SEASON 3 COMING SOON!
Response to a Quora query: "What is some good, practical advice for a beginner in music composition?"
"I have very good relative pitch, I can play any melody I hear and am able to improvise all day long.
1. WRITE WHAT YOU KNOW. This is the start of the creative process. Don't worry about how you notate your melody...this is the time for actual creativity, before it can be refined. As for a melody sounding overly familiar, don't worry about that yet either! Our brains seem wired to certain combinations of notes; consonances, dissonances, resolutions, etc. In fact, I was once told to develop my themes branching off from whatever I was listening to at the time, if only for inspiration. Keep fragments of whatever you write around; they might be useful someday.
2. WRITE WHAT YOU FEEL. This is what makes your music unique; the way you yourself deal with the emotions behind your music...everyone handles emotional impact in a different way. In every case, the way a composer or songwriter expresses their emotion through their work shows the listener who they are. Speaking of which...
3. FIND SOMEONE TO LISTEN. Anyone. Composers have to find a happy medium between writing purely for themselves and for public consumption. An audience, whether they are friends, family, experts, non-musicians, etc., will easily give you feedback on what they hear. A more diverse audience means more diverse feedback as well!
4. KEEP WRITING! As soon as you have a new idea, repeat these steps! Who knows? You might discover something that fits in your piece or you might decide to write a new one based around that idea! It's all up to you! All of these steps can be accompanied by studies in theory, form, arranging, and orchestration; these tools will help you on your journey to wherever your mind takes you! Have fun!
I've done a lot of reading since I started this blog. Reading voraciously is really nothing new to me; I've been an avid reader all my life, from all the Star Trek and other science fiction books I devoured as a kid, to the studies of music theory, history, and humanities I regularly take in. I figured I'd let everyone know what I've read over the past year, why I read it, and what exactly I got out of it.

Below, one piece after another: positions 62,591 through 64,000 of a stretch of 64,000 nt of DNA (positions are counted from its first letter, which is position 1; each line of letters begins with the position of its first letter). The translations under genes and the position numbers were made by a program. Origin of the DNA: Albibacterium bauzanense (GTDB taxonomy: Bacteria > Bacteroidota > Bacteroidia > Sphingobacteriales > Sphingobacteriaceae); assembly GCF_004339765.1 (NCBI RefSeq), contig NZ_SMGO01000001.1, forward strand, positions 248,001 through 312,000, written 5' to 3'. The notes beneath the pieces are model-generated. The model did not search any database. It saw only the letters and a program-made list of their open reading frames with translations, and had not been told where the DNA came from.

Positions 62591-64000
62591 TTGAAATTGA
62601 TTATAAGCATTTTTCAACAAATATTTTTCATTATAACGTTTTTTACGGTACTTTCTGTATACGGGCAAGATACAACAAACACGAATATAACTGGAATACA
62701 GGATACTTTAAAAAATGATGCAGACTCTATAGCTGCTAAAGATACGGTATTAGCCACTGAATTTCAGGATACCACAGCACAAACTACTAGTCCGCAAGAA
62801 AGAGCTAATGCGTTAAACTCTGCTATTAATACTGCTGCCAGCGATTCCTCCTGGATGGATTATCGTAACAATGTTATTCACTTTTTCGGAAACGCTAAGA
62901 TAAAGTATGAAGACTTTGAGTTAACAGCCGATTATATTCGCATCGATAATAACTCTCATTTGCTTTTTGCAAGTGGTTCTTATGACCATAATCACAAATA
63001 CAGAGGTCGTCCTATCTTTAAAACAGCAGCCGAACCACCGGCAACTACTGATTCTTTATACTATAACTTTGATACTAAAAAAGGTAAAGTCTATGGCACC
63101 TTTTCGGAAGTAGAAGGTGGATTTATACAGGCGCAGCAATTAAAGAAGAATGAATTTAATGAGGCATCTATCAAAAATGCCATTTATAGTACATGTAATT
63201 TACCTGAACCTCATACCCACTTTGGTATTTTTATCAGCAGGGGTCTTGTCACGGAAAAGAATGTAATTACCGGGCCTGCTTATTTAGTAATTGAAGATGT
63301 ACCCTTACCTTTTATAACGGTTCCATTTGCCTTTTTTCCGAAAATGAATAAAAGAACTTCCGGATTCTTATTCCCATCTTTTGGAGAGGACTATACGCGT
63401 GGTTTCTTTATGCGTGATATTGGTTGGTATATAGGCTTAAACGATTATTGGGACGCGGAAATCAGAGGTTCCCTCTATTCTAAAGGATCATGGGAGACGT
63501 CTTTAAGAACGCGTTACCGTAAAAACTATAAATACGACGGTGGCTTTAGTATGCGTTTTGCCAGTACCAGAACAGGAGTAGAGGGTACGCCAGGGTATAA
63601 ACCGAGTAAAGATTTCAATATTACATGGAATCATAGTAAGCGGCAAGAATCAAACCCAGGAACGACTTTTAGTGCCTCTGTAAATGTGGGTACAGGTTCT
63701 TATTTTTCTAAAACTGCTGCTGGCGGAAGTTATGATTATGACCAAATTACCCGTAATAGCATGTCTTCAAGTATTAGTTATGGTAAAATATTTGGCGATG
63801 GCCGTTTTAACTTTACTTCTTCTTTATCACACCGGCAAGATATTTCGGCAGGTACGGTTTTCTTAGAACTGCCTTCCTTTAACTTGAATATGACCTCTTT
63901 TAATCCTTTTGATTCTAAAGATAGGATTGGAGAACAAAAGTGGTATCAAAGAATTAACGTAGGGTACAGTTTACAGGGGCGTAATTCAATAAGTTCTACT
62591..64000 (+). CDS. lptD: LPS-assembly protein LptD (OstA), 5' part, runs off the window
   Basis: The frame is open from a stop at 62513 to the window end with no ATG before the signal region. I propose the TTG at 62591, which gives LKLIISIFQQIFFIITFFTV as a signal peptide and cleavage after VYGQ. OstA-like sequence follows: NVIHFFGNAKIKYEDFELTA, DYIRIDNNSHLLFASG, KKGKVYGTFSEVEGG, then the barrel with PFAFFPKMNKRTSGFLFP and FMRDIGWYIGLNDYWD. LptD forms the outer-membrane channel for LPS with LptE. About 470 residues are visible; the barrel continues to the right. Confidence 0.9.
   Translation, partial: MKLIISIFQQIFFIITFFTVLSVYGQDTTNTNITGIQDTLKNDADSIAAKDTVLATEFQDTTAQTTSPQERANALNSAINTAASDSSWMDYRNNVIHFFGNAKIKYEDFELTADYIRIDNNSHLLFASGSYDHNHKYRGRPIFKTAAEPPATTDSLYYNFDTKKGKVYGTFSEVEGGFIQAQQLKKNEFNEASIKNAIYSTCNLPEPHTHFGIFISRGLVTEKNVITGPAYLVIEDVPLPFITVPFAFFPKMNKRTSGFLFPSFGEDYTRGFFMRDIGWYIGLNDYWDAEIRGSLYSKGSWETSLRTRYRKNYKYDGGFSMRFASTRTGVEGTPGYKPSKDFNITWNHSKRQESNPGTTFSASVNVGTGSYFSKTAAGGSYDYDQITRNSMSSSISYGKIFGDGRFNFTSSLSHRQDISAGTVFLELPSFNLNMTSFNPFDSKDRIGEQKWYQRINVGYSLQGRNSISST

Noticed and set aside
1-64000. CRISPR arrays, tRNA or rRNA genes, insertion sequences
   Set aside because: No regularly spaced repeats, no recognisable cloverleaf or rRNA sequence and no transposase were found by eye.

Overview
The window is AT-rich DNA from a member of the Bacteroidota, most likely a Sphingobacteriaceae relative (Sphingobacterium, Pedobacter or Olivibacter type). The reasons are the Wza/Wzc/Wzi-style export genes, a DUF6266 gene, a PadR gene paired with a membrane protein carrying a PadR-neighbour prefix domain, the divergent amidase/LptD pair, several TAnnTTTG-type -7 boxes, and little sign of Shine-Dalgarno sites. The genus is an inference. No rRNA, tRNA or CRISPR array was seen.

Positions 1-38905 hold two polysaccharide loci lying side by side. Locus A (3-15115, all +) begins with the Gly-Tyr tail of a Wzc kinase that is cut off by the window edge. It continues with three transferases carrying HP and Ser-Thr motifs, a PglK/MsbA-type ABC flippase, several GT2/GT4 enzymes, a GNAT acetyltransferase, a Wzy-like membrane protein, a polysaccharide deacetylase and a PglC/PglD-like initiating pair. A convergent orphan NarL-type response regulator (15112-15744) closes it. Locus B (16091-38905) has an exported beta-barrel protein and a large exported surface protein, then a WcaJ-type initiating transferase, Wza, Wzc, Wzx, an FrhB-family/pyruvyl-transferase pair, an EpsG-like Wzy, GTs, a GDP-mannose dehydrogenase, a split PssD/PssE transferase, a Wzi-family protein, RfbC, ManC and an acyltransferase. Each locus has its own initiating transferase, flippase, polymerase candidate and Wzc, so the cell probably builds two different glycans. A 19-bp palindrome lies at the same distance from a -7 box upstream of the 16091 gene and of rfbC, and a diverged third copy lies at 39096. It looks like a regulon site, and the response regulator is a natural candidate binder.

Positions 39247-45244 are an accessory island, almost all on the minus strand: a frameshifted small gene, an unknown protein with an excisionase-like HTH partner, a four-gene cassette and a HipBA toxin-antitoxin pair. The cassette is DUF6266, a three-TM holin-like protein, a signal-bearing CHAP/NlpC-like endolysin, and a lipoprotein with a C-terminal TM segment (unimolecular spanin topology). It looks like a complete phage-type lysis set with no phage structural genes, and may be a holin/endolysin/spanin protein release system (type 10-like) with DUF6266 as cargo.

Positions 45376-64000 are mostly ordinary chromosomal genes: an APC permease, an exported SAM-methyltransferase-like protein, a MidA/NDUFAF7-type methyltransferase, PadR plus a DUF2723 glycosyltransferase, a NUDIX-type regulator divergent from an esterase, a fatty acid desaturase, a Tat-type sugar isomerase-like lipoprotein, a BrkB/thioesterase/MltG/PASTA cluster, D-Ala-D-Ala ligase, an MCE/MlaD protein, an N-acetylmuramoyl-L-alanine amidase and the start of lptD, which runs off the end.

The Danger of Music and Other Anti-Utopian Essays, by Richard Taruskin (University of California Press, 2008)
Taruskin, the UC Berkeley musicologist who wrote The Oxford History of Western Music, is the most controversial figure in contemporary musicology (with the possible exception of Susan McClary, whom he mentions in numerous essays). These essays, written over the past two decades, deal with such topics as historically authentic performance, moral implications of certain works, and composers who don't attempt to connect with an audience. This last part was really what drove me to my composer's credo: Write what you feel and write what you know. The two aren't mutually exclusive, and while I'll always have Howard Roark's desire to be true to myself, that doesn't come with an impenetrable ivory-tower attitude. Milton Babbitt and Pierre Boulez bear the brunt of Taruskin's criticism (considering Babbitt wrote a treatise entitled "Who Cares If You Listen?", this doesn't surprise me), with the rigid interpreters of "authentic" performance practice also taking quite a few hits (Taruskin performed professionally on viola da gamba with the Aulos Ensemble, among others; he knows that Wagner should not be stripped down, clarified, and "classicized", and he lets us know it). Taruskin often comes across as arrogant and combative, but this is a case of "the jerk has a point"; I'd rather read his thoughts than more regurgitated presentations of what's acknowledged to be fact.
Listen to This, by Alex Ross (Farrar, Straus, and Giroux, 2010)
This is a compilation of essays by Alex Ross, music critic for The New Yorker. During my undergrad, I read Ross's twentieth century account, The Rest is Noise, and I felt (and still do) that Ross wrote the seminal account of the century and the men behind the music. This time, he follows such notables as Bjork, Radiohead, Esa-Pekka Salonen, and John Luther Adams, in addition to conducting a contemporary examination on the work of Schubert, Brahms, and Verdi, among others. I can't say enough about Alex Ross; he's accessible to both the professional musicologist and the casual reader, and I couldn't put this book down.
Tim Page on Music: Views and Reviews, by Tim Page (Amadeus Press, 2002)